Larry from Texas shares a story about a a piano-playing praying mantis he once saw perform at a roadside circus. He said the mantis, named Morty, played beautiful music on a miniature piano, including a selection by Elton John. The insect’s owner told Larry that Morty was more than 20 years old.
Another caller claimed to be a time traveler sent from the mid-1970s by an organization larger than the government. “This organization controls the government and controls time,” the caller noted, “but won’t let me win in Vegas.”
During an “alien hybrid hotline” Roy from Ohio reports that his ancestors were of a space-faring race who arrived on Earth nearly a million years ago. He describes his alien forebears as scientists who traveled the universe, cataloging countless humanoid races and exploring more than 10,000 advanced civilizations capable of intergalactic travel.
Noory says it doesn’t matter whether he believes what his callers and guests say. Ultimately, it’s about entertainment, creating a show that people will be drawn to. Says Noory: “What I do is create an aura of mystery.”
Indeed. Noory is a hard-core newsman with 30 years of experience as a news executive and broadcaster. He has three Emmy Awards in television news for covering such normal events as a Detroit blizzard. But ever since he had an out-of-body experience when he was 11, it has been the paranormal that has fascinated him.
“I went into broadcasting because I wanted to unravel strange stories,” he says. “But what I ended up doing was covering fires and murders. “Whenever my bosses were gone, I would do shows about the paranormal.”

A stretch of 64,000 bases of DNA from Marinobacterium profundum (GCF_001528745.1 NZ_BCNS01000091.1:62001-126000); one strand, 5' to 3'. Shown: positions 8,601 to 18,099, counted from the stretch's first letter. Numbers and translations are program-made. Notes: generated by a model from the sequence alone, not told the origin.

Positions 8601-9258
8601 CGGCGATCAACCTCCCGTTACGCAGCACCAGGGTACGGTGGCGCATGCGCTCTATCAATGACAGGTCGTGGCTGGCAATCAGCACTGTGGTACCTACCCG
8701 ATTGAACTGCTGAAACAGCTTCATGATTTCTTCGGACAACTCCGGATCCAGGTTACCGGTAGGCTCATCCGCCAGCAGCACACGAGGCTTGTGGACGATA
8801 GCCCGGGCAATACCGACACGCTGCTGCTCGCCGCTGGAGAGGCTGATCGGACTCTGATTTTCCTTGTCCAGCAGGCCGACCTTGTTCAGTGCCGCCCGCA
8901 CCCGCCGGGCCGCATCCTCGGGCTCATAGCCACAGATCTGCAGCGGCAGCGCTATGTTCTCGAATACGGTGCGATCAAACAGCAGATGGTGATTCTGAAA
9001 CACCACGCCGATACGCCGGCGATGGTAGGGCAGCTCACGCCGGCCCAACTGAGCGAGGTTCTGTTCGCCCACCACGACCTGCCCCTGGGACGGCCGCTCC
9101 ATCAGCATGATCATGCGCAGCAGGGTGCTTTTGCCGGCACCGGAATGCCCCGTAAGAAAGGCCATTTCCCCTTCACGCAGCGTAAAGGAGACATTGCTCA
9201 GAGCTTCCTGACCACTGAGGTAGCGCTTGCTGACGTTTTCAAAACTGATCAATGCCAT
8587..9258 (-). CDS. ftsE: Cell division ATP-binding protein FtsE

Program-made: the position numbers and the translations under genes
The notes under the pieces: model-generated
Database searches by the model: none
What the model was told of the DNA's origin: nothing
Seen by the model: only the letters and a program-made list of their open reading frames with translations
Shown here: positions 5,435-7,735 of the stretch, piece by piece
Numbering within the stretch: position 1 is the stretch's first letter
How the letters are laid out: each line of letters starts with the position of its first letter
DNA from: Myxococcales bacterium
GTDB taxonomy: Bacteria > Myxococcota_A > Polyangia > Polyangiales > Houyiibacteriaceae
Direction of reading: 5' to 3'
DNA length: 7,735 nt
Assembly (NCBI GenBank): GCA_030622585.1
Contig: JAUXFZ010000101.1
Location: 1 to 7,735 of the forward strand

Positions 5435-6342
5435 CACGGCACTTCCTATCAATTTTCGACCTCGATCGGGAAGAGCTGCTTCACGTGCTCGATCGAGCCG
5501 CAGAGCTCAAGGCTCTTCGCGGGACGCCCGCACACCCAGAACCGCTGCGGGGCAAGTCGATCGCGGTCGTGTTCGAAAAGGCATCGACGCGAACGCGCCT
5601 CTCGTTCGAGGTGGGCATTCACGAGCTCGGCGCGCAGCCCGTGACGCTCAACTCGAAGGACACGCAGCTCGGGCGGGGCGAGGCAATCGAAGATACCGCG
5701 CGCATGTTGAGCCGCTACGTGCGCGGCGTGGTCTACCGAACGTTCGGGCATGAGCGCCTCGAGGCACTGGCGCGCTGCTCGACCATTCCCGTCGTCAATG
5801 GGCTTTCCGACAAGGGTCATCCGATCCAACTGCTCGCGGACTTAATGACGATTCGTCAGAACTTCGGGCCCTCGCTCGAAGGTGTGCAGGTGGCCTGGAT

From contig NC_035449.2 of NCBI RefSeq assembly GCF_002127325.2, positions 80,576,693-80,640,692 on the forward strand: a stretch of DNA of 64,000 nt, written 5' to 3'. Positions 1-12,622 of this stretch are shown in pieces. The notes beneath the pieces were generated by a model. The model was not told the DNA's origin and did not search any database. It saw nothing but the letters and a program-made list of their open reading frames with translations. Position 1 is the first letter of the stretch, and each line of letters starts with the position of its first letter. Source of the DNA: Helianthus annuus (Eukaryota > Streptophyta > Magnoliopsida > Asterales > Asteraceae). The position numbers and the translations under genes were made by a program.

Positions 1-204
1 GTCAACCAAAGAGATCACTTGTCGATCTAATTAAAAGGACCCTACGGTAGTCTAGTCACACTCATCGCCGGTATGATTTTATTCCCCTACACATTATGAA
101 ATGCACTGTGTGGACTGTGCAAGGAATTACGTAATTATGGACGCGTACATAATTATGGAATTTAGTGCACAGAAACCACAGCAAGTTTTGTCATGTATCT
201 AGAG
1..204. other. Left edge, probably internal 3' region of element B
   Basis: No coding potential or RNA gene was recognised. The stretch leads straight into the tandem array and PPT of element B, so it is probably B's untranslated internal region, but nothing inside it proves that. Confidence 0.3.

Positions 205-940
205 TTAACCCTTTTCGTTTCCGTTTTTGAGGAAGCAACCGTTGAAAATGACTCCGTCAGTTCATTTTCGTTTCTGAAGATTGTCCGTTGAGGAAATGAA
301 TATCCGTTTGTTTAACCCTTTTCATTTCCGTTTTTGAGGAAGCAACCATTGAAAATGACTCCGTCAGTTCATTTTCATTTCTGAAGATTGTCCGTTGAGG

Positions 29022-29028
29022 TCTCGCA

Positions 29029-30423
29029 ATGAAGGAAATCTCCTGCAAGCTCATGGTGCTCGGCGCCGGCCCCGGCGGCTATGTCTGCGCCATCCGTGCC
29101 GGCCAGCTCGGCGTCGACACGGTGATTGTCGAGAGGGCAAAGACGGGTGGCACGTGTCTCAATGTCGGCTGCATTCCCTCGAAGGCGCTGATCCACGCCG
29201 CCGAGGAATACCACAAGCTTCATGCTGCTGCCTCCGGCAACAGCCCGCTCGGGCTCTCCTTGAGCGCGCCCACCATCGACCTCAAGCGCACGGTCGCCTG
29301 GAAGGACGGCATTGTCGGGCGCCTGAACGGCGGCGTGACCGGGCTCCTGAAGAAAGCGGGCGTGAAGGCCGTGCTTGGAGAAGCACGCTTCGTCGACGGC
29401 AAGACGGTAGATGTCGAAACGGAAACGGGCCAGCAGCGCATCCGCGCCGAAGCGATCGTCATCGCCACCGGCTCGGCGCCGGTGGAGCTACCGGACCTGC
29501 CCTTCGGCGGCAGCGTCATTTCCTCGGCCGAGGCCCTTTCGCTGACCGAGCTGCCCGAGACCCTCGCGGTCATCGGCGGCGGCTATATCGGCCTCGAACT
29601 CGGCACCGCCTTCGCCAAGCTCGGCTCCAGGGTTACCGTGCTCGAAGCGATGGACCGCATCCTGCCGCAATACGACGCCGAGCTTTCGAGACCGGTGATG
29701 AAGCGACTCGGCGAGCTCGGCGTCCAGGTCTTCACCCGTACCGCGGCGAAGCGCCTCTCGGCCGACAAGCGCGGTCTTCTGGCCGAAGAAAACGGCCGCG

Premiere Radio executives heard him on his late-night radio program on KTRS in St. Louis, where he covered such paranormal topics as the Nighthawk. In 2003, they hired him to fill in for retiring radio legend Art Bell, who started “Coast to Coast” after the 50,000-watt Las Vegas, Nev., station KDWN offered him a five-hour time slot in the middle of the night. Bell’s original program was a political call-in talk show.
But soon, political talk shows were jamming the airwaves, and Bell decided to do something different, focusing his show on a lifelong interest in the unusual. The program was syndicated in the mid-1990s. In 1996, Bell was criticized for reporting rumors that comet Hale Bopp was being closely followed by a UFO. Some speculated that members of the Heaven’s Gate cult committed mass suicide based on rumors Bell aired.
Bell still occasionally serves as a guest host, flipping the switch directly from his home in Pahrump, Nev., and speaking out from what he calls the high desert and the great American Southwest.
Noory says he has tried to bring more news to the show while still airing enough paranormal programs to satisfy fans.
“We have been ahead of mainstream media on a lot of stories,” he says. “We were the first to uncover SARS, and the mainstream media is just picking up on a story we have been doing about the large number of microbiologists being murdered.”